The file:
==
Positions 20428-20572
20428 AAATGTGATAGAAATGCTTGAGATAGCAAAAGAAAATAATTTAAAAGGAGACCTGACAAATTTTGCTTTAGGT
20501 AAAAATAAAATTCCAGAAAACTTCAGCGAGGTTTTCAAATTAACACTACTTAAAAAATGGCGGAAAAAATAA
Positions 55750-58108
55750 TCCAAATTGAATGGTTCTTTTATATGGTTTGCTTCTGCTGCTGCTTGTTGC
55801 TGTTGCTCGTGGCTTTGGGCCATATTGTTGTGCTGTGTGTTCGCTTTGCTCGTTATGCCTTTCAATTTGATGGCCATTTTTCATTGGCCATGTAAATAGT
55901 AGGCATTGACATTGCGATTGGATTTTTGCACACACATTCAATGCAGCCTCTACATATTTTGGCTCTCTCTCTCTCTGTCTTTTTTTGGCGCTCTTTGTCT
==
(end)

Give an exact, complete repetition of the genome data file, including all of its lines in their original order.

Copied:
Positions 20428-20572
20428 AAATGTGATAGAAATGCTTGAGATAGCAAAAGAAAATAATTTAAAAGGAGACCTGACAAATTTTGCTTTAGGT
20501 AAAAATAAAATTCCAGAAAACTTCAGCGAGGTTTTCAAATTAACACTACTTAAAAAATGGCGGAAAAAATAA
Positions 55750-58108
55750 TCCAAATTGAATGGTTCTTTTATATGGTTTGCTTCTGCTGCTGCTTGTTGC
55801 TGTTGCTCGTGGCTTTGGGCCATATTGTTGTGCTGTGTGTTCGCTTTGCTCGTTATGCCTTTCAATTTGATGGCCATTTTTCATTGGCCATGTAAATAGT
55901 AGGCATTGACATTGCGATTGGATTTTTGCACACACATTCAATGCAGCCTCTACATATTTTGGCTCTCTCTCTCTCTGTCTTTTTTTGGCGCTCTTTGTCT